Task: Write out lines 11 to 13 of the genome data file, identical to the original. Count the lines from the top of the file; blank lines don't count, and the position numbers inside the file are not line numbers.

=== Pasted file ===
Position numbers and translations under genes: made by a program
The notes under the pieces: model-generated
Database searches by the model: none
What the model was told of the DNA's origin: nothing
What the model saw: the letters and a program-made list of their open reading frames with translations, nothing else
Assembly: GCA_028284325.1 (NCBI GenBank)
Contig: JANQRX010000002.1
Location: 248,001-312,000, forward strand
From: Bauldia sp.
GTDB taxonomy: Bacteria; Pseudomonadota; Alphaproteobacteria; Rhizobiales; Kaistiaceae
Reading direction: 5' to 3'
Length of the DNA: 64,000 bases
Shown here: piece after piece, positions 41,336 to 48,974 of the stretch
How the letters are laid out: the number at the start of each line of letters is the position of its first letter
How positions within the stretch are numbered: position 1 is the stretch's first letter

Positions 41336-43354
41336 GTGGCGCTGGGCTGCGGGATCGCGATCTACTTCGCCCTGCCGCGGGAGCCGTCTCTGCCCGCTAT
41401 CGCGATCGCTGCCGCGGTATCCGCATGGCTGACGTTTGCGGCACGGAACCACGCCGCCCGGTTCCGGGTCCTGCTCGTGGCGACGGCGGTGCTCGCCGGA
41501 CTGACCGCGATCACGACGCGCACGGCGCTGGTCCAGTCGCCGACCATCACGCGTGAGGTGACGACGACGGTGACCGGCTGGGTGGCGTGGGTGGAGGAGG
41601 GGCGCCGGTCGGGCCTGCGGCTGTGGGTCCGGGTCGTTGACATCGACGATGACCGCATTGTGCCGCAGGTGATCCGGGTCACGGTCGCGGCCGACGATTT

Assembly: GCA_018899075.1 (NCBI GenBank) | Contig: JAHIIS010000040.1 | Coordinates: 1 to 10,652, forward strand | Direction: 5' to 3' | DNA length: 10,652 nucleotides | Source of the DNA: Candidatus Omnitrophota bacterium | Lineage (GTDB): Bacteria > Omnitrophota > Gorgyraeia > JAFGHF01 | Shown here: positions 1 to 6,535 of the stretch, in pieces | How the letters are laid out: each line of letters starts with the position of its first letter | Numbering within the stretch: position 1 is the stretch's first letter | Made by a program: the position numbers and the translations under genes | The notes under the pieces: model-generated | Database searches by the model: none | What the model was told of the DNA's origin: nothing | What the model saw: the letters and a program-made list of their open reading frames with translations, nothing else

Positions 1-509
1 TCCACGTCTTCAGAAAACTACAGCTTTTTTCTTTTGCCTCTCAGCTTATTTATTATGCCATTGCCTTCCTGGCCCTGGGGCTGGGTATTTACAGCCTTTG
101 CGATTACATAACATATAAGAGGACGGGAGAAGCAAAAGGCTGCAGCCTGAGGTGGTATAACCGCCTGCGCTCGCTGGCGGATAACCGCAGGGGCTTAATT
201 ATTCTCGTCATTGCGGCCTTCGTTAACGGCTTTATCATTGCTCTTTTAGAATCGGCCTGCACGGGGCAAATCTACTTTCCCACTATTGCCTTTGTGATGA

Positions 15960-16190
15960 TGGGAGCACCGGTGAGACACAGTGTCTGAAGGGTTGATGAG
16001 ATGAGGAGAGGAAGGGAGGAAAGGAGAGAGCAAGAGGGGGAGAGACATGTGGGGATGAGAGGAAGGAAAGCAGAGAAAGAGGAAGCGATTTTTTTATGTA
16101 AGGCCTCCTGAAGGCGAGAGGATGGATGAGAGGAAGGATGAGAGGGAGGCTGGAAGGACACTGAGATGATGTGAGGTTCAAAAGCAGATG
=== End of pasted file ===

Reading direction: 5' to 3'
Length of the DNA: 64,000 bases
Shown here: piece after piece, positions 41,336 to 48,974 of the stretch